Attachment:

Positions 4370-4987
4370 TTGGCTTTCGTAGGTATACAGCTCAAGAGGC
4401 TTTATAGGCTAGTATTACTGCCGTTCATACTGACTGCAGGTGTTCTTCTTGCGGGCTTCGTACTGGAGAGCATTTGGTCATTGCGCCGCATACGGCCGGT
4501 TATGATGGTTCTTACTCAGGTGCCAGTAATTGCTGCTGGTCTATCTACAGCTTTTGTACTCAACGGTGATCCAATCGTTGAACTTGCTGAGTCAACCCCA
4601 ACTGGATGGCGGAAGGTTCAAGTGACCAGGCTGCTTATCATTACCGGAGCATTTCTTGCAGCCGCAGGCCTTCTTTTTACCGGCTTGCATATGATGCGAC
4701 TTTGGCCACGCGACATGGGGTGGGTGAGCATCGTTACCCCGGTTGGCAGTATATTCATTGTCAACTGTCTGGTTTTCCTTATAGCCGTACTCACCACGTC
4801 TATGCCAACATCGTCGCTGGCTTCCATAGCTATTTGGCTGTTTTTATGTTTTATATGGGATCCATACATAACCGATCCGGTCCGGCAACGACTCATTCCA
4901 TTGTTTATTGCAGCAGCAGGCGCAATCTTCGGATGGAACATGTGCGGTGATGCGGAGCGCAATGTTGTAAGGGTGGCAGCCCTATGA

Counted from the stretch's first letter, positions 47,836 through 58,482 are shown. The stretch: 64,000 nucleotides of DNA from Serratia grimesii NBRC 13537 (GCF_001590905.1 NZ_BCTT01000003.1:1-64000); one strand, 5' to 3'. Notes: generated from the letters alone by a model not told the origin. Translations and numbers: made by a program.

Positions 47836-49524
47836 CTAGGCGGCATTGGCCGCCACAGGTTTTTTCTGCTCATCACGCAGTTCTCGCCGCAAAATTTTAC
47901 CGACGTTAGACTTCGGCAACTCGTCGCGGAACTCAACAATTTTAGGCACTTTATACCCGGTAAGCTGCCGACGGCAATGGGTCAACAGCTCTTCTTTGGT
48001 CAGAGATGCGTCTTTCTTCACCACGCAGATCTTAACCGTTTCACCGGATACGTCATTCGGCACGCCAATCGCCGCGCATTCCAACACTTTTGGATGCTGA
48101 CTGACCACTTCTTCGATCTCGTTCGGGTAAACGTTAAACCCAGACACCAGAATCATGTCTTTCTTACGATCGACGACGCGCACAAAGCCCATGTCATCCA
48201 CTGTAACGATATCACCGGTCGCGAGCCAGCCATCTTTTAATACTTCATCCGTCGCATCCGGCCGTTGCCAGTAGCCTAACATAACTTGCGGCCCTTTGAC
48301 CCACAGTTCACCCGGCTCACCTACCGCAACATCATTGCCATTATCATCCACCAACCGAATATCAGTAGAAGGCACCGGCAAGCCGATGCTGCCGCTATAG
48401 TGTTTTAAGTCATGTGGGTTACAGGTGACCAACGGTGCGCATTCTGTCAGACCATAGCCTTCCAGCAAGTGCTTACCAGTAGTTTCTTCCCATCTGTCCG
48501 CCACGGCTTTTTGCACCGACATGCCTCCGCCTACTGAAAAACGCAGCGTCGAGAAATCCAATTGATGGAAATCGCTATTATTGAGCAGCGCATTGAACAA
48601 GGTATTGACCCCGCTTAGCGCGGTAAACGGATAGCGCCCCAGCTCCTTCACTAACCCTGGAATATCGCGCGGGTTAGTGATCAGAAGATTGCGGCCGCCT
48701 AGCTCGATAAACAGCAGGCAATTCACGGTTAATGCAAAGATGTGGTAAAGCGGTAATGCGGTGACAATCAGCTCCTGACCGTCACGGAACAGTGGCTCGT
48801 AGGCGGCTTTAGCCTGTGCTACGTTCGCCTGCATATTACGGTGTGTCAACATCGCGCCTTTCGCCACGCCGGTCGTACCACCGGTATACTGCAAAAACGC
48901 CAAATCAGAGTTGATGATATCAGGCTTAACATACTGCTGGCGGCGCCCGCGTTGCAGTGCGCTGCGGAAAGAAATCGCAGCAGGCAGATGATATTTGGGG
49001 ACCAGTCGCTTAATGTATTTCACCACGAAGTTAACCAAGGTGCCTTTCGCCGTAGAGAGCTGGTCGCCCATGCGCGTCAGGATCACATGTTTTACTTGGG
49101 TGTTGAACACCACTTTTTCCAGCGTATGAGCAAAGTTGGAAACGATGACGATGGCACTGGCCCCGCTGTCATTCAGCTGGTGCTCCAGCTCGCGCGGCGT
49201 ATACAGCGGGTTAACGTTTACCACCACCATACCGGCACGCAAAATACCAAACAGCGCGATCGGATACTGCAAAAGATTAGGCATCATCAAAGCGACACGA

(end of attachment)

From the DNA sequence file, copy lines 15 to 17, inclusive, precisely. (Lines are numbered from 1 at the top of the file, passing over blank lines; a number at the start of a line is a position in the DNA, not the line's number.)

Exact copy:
48201 CTGTAACGATATCACCGGTCGCGAGCCAGCCATCTTTTAATACTTCATCCGTCGCATCCGGCCGTTGCCAGTAGCCTAACATAACTTGCGGCCCTTTGAC
48301 CCACAGTTCACCCGGCTCACCTACCGCAACATCATTGCCATTATCATCCACCAACCGAATATCAGTAGAAGGCACCGGCAAGCCGATGCTGCCGCTATAG
48401 TGTTTTAAGTCATGTGGGTTACAGGTGACCAACGGTGCGCATTCTGTCAGACCATAGCCTTCCAGCAAGTGCTTACCAGTAGTTTCTTCCCATCTGTCCG